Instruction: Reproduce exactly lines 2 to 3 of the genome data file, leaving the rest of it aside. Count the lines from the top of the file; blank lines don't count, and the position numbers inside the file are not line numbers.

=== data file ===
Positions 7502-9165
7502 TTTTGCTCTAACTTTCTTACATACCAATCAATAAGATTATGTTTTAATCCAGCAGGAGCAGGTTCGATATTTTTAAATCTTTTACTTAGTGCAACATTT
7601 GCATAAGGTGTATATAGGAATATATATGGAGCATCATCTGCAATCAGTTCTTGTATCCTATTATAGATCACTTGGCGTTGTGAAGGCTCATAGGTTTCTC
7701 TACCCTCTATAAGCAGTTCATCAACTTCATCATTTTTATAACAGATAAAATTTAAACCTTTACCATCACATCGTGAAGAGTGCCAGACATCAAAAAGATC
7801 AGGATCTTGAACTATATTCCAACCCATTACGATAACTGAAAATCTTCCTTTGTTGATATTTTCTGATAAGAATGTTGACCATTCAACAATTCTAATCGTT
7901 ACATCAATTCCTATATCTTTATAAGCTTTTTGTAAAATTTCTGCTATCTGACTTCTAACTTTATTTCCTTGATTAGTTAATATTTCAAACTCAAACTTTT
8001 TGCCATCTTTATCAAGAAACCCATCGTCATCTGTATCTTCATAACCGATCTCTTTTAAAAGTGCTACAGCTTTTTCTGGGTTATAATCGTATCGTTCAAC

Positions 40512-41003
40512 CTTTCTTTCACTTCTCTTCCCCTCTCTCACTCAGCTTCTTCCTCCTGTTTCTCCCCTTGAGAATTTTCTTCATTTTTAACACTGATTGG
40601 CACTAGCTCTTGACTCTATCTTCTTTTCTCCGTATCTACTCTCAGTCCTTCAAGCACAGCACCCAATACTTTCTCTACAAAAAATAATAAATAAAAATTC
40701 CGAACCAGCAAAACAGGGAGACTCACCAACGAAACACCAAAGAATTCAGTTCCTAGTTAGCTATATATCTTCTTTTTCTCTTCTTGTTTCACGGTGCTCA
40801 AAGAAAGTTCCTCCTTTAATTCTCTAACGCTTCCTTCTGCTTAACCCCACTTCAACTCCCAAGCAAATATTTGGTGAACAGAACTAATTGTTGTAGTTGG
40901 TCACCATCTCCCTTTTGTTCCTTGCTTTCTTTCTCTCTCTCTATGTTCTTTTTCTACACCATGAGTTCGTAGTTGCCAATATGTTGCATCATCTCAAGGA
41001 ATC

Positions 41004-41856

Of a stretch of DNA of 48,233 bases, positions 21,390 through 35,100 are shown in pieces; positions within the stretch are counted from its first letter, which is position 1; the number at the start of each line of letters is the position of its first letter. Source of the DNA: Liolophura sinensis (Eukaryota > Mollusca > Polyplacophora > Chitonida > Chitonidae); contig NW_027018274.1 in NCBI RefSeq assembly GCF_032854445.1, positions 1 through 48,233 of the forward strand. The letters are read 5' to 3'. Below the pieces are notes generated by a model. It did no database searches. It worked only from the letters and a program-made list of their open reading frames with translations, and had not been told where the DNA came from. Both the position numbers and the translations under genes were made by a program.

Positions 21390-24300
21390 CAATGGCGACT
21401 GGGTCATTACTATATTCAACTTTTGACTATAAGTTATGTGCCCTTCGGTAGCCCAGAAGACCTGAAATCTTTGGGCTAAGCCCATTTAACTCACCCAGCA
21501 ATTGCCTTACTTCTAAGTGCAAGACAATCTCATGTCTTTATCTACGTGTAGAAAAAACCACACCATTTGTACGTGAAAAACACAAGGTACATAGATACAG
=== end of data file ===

7502 TTTTGCTCTAACTTTCTTACATACCAATCAATAAGATTATGTTTTAATCCAGCAGGAGCAGGTTCGATATTTTTAAATCTTTTACTTAGTGCAACATTT
7601 GCATAAGGTGTATATAGGAATATATATGGAGCATCATCTGCAATCAGTTCTTGTATCCTATTATAGATCACTTGGCGTTGTGAAGGCTCATAGGTTTCTC